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2017 Grants - Ge
Developing Advanced Blood-Brain Barrier Permeability Imaging for Early AD
Yulin Ge, M.D.
New York University School of Medicine
New York, New York
2017 Alzheimer’s Association Research Grant (AARG)
Can a faster type of magnetic resonance imaging detect subtle changes in the blood-brain barrier associated with cognitive impairment?
In most body tissues, small substances in the blood can readily flow out of the blood vessels and into the tissue. In the brain, however, blood vessels are especially restrictive to such flow between the blood and brain; the barrier that performs this function is known as the blood-brain barrier. Impairments in the blood-brain barrier are known to be associated with early-stage dementia.
Magnetic resonance imaging (MRI) is commonly used to evaluate brain structure in living people. There are several different types of MRI’s that can be performed and analyzed, allowing researchers to focus on specific aspects of brain function. One form of MRI, known as dynamic contrast-enhanced MRI, has been used to evaluate the blood-brain barrier. But it usually requires participants to remain still for long periods (20-35 minutes), which is often not feasible.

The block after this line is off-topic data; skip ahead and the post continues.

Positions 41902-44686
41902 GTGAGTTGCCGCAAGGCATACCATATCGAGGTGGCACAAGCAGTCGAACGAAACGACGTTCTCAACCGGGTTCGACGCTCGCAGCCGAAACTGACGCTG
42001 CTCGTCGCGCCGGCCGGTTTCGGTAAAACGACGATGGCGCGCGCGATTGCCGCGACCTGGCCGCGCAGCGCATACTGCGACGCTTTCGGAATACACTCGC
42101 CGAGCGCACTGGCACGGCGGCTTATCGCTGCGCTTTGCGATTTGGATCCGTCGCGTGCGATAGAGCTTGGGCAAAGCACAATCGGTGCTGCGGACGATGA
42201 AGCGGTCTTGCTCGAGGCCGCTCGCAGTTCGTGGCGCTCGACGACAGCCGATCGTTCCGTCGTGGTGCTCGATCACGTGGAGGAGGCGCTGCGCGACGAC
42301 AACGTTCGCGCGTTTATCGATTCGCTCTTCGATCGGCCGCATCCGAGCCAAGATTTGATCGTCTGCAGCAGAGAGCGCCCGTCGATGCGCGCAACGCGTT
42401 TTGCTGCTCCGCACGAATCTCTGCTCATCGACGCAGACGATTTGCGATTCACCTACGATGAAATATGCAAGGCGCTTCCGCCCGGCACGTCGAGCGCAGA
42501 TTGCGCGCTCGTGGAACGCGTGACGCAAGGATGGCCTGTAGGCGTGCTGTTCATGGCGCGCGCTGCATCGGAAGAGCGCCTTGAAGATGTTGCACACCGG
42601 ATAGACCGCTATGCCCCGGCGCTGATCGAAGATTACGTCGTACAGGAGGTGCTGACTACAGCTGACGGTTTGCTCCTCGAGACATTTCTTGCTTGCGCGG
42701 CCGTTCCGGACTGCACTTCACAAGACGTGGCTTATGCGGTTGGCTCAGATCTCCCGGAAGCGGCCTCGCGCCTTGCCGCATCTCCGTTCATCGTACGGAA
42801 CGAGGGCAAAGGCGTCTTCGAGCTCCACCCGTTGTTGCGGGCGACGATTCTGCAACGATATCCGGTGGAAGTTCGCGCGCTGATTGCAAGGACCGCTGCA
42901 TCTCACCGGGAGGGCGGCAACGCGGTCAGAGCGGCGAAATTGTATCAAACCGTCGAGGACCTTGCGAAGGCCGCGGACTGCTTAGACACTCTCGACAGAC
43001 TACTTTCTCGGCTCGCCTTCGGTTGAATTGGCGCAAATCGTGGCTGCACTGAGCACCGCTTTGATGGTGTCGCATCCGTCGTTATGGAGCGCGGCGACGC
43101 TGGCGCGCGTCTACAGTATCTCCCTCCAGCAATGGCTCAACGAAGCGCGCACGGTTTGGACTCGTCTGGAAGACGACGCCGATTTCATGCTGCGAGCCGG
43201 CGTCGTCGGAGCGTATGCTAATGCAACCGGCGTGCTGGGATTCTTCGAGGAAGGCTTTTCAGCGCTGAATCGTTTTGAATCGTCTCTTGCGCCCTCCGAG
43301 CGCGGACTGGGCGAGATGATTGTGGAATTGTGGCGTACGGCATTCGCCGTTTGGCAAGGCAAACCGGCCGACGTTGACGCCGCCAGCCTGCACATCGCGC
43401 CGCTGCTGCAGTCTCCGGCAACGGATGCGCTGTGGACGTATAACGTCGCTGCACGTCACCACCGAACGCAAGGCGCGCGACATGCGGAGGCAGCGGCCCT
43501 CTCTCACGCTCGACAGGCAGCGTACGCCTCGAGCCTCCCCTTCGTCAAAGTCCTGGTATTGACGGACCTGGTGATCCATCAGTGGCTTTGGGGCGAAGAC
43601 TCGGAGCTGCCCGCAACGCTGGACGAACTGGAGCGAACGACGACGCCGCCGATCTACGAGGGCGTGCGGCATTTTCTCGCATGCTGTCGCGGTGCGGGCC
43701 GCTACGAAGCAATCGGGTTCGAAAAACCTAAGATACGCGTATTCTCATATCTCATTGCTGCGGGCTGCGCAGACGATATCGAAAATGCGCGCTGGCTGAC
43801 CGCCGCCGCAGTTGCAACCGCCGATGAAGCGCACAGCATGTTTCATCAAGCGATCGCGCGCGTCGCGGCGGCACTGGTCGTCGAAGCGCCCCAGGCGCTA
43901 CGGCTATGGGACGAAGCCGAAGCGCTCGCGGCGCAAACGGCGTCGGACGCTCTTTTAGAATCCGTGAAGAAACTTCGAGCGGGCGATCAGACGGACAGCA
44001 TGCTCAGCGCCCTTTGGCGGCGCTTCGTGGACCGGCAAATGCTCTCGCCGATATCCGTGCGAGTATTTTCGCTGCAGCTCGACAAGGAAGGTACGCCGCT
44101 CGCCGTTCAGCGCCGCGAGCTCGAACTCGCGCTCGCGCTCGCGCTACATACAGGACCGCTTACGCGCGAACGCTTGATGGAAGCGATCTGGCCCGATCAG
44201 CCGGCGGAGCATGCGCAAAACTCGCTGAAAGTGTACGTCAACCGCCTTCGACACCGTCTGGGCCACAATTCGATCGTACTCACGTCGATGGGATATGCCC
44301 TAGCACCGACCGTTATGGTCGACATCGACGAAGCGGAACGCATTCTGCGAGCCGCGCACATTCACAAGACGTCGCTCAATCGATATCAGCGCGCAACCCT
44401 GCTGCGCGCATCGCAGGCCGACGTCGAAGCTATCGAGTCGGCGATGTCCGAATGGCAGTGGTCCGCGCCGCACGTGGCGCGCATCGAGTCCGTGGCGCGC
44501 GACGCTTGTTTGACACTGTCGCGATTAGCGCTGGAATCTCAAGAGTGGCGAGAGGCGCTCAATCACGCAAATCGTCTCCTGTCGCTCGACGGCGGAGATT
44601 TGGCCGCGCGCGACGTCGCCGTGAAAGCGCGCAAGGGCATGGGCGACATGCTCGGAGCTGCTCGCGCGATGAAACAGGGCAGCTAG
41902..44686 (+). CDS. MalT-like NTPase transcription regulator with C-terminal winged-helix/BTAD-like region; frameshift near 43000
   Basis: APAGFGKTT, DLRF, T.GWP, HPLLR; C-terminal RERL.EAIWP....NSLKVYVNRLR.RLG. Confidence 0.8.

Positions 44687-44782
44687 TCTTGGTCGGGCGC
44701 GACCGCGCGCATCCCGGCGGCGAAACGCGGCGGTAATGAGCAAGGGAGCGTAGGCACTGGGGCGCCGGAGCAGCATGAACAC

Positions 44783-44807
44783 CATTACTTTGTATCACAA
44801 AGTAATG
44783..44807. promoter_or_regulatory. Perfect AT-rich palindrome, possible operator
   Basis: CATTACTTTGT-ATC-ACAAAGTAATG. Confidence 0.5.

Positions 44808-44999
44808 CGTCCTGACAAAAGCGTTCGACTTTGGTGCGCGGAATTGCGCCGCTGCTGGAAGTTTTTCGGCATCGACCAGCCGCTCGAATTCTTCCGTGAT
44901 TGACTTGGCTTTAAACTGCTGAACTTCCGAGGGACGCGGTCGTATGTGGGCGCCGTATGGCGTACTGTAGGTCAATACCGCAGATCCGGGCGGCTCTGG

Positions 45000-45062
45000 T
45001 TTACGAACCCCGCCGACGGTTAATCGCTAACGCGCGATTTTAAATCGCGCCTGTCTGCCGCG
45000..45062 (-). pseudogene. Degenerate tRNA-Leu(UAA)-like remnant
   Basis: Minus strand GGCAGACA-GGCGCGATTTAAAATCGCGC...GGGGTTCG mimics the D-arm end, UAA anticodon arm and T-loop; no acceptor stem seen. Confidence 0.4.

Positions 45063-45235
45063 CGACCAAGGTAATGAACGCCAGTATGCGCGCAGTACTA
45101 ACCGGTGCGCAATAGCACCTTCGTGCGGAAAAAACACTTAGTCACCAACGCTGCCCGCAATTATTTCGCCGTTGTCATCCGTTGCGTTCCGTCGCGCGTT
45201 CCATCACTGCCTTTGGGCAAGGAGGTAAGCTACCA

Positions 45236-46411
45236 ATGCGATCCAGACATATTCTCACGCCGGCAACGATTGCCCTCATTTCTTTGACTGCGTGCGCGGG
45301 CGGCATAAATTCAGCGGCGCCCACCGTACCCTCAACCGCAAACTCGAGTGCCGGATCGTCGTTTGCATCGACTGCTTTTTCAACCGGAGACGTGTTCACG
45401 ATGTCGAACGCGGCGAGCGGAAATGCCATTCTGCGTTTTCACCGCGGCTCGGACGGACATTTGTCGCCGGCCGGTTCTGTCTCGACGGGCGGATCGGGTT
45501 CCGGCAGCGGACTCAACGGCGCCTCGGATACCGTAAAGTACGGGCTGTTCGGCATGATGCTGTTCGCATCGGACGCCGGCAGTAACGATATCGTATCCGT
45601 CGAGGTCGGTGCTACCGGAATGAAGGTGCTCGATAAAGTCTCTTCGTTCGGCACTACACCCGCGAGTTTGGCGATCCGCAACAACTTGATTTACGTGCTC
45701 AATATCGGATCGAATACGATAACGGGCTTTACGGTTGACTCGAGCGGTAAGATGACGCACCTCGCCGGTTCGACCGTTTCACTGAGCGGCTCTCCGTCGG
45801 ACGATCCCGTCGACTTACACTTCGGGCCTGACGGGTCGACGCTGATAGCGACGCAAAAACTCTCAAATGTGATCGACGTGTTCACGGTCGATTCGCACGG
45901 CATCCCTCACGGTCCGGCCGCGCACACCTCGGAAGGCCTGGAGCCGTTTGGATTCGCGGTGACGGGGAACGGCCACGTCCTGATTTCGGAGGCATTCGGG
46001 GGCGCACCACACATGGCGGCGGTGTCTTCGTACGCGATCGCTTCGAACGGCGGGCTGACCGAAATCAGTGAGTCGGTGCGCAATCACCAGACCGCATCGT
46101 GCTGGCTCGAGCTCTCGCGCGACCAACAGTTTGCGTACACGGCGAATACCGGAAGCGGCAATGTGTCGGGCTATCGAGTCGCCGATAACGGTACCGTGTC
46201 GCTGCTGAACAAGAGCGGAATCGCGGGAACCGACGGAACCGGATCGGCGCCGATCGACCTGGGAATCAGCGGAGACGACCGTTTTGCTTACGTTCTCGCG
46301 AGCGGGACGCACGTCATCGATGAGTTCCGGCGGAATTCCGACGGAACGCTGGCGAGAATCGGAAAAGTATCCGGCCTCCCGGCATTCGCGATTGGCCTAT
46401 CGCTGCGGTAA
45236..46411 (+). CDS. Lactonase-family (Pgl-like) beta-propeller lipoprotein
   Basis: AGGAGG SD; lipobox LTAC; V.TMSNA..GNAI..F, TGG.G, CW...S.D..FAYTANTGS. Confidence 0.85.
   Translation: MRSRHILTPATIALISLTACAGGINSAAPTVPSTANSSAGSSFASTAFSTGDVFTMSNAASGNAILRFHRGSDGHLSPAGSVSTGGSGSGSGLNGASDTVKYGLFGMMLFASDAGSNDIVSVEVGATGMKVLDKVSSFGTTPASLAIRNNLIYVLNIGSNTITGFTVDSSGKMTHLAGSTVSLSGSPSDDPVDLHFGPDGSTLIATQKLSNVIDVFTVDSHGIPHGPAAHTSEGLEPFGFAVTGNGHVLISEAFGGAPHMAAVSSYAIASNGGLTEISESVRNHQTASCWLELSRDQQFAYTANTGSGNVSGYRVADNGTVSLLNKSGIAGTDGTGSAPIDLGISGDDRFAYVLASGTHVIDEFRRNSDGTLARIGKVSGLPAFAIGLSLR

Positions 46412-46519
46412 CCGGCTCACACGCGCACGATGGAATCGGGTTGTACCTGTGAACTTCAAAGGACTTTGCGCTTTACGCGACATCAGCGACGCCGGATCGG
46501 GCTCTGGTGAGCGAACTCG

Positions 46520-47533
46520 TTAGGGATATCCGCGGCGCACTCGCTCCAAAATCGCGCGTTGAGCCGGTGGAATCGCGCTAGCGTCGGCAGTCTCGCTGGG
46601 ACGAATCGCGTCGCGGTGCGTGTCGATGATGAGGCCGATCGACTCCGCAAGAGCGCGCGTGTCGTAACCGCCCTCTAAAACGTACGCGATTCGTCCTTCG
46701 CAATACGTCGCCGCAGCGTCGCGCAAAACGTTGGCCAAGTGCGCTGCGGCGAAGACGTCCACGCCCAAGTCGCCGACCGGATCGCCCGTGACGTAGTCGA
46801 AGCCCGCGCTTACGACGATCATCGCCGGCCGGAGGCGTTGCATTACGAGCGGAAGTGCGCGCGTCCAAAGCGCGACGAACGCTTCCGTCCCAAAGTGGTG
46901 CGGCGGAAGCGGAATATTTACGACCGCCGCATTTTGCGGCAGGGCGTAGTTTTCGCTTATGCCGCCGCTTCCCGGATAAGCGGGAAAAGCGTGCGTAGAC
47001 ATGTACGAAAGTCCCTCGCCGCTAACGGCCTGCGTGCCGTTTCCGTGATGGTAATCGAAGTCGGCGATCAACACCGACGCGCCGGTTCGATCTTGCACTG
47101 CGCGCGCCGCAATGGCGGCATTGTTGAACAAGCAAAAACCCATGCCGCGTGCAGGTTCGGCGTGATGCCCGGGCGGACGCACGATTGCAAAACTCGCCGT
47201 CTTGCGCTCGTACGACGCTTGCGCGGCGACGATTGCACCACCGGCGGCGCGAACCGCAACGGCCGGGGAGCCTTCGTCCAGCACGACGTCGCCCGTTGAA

Yulin Ge, M.D., and colleagues have been working to develop a new dynamic contrast-enhanced MRI method for evaluating the blood-brain barrier. They have proposed a series of studies to further develop and evaluate this new method, which requires participants to be still for less than 10 minutes. Dr. Ge and colleagues plan to test how well this new MRI method measures the permeability of the blood-brain barrier in both young and older people. They also plan to determine if this MRI method accurately detects changes that are associated with mild cognitive impairment, a condition that sometimes precedes Alzheimer’s disease.
The goal of this research is to develop a more feasible way to use MRI brain imaging to measure the integrity of the blood-brain, and to determine if such measurement is a good way to detect those at risk for early stages of cognitive impairment. The results may also help scientists understand how impaired function of the blood-brain barrier contributes to declines in brain function.